Read it all, and I recommend sending it to any friend or relative who calls assertions that the news media is a left-wing propaganda machine at this point “conservative disinformation.”

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Follow-Up: Guess Who Is Telling FaceBook Which “Disinformation” To Censor?

jen_psaki_hunter_biden_russian_disinfo_07-17-2021

With this post. a follow-up to this one regarding the hypocritical and ominous Presidential attack on vaccine-related “disinformation” on Facebook, Ethics Alarms ends the suspension of George Washington University law professor Jonathan Turley, who writes the generally excellent “Res Ipsa Loguitur” blog and who has distinguished himself during the 2016 Post Election Ethics Train Wreck for refusing to follow the unethical lead of his biased and Trump-Deranged colleagues in law and academia, and having the courage to point out many of their worst betrayals of the public trust. I suspended the professor at the beginning of June for carelessly advancing a favorite Democratic party Big Lie on his blog, that a media recount after the 2000 election showed George W. Bush had actually lost the popular vote in Florida, and thus Al Gore was the rightful winner of the Presidency. I wrote, “Ethics Alarms is giving him a month’s suspension, or until he fixes his error and apologizes.” Well, he sort of fixed the error but never apologized, so I made the suspension six weeks. I’m happy to be able to reference his blog again, and as a happy coincidence, one of his recent posts nicely supported what I had just written.

Turley pointed to White House Press Secretary Jen Psaki admitting that the Biden administration is working with Facebook to flag “problematic” posts that “spread disinformation” on the Whan virus vaccine and related matters. She had said that the Administration has created “aggressive” policing systems to spot “misinformation” to be “flagged” for the social media companies. He wrote in part,

Obviously, anyone can object to postings. There is a greater danger when the government has a systemic process for aggressively flagging material to be censored. The real problem however is with the censorship system itself. We have seen how there needs to be little coordination between political figures and the media to maintain controlled narratives in public debates and discussions.”

By “little” the sometimes obsessively cautious professor means “none.” He continues,

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Ethics Dunce: Prof. Jonathan Turley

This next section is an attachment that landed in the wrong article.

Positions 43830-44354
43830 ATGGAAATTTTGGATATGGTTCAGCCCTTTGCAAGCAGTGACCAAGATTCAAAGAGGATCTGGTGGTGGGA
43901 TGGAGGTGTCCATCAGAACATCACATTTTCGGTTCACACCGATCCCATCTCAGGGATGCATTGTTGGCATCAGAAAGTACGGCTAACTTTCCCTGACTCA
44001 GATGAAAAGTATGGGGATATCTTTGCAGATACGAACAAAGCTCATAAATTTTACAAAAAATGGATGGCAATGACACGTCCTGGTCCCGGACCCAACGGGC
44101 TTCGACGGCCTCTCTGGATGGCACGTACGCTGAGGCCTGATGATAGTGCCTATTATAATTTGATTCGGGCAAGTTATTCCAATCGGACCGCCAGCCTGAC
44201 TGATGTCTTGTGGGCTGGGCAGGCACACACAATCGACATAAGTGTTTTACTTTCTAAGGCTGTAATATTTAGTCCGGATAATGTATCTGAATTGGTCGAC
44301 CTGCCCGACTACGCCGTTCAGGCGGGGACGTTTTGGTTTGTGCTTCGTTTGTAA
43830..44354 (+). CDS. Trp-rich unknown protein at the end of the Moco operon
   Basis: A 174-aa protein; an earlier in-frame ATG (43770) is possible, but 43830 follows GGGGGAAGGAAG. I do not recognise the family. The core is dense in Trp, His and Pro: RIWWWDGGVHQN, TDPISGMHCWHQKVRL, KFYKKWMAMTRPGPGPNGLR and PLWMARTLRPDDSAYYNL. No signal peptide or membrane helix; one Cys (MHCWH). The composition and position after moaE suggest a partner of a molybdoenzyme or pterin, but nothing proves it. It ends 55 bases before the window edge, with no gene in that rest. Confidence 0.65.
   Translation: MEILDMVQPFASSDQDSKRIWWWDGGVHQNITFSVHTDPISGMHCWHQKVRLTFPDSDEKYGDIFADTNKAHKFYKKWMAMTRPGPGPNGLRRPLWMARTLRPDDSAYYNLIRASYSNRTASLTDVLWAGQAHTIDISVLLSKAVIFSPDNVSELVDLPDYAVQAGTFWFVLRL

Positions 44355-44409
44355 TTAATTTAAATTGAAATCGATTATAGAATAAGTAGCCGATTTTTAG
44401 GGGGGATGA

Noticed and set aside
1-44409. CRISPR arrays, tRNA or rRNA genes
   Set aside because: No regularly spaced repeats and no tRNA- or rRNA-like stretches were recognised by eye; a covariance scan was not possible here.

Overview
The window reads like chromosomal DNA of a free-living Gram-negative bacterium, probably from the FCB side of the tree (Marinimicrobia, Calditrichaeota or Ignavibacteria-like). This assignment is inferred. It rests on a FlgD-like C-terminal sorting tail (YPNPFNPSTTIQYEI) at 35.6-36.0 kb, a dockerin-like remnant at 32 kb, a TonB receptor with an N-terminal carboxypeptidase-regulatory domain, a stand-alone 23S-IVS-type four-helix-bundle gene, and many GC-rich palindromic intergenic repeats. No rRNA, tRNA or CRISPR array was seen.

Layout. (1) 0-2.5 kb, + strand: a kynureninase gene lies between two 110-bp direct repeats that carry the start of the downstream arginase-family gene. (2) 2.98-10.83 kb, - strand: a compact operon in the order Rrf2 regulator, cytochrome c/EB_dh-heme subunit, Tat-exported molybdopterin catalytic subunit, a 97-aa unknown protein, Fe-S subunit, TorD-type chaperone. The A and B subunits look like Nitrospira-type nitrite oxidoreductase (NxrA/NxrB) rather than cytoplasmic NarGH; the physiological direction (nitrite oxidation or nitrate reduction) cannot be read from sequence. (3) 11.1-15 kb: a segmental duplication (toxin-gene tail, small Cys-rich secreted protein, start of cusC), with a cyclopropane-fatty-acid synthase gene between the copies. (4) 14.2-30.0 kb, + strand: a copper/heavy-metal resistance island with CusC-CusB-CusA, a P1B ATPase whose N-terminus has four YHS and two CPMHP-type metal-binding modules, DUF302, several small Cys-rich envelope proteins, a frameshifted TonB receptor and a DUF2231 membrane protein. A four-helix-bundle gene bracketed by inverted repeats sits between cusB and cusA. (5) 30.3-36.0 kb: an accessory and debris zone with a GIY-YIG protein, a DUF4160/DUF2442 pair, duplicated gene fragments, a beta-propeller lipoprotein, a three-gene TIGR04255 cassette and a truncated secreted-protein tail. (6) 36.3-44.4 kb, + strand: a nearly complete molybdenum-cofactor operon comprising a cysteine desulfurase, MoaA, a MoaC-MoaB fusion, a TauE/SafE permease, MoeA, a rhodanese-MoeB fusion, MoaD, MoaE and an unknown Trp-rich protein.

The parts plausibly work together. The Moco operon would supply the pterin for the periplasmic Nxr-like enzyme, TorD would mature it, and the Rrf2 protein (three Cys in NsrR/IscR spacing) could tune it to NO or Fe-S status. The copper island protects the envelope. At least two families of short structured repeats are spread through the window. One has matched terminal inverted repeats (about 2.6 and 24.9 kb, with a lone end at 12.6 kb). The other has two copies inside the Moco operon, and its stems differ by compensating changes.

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Oh, fine. Now Professor Jonathan Turley, whom Ethics Alarms often relies on for sound, unbiased reasoning and constitutional expertise, is perpetuating an apparently unkillable progressive false narrative. And there is no excuse for it. Not for Turley, not for anyone.

I was going to reference his commentary regarding the idiotic and ignorant claim being pushed by deplorables—like Trump lawyer Sidney Powell, a real embarrassment to the legal profession—that Trump could be “reinstated” as President once it is proven that the 2020 election was stolen and he really won. As shouldn’t even need to be explained, not by Turley, not by a community college volunteer civics teacher with a losed head injury, that cannot happen. Never. Even if it could be shown that Trump won, which is also so close to impossible that it’s not worth discussing, there is still no way to undo a Presidential election. Then, right in the middle of Turley’s explanation, I read this:

“In Florida, later tallies indicated that Al Gore likely won that state. It did not matter. George Bush was already sworn in as president.”

Et tu, Turley? That’s something Trump might write, but he’s not a professor or a lawyer. It’s something Powell might write, but she’s an idiot. Hey, I know blogging takes a lot of time, and checking the accuracy of what you write when you just want to get a post up is a pain, but people trust you, damn it. You have an obligation not to be careless. You have an even greater obligation not to perpetuate Left-wing lies and propaganda.

I trust Turley to such an extent that I began to doubt my own knowledge and research. Wait, could that be true? How did I get that wrong for all these years? It took me 42 seconds to confirm that Turley repeated an easily-checked partisan falsehood, probably because so many of his leftist colleagues at the George Washington law school believe it. From that infamous conservative lie machine, PBS:

Media Recount: Bush Won the 2000 Election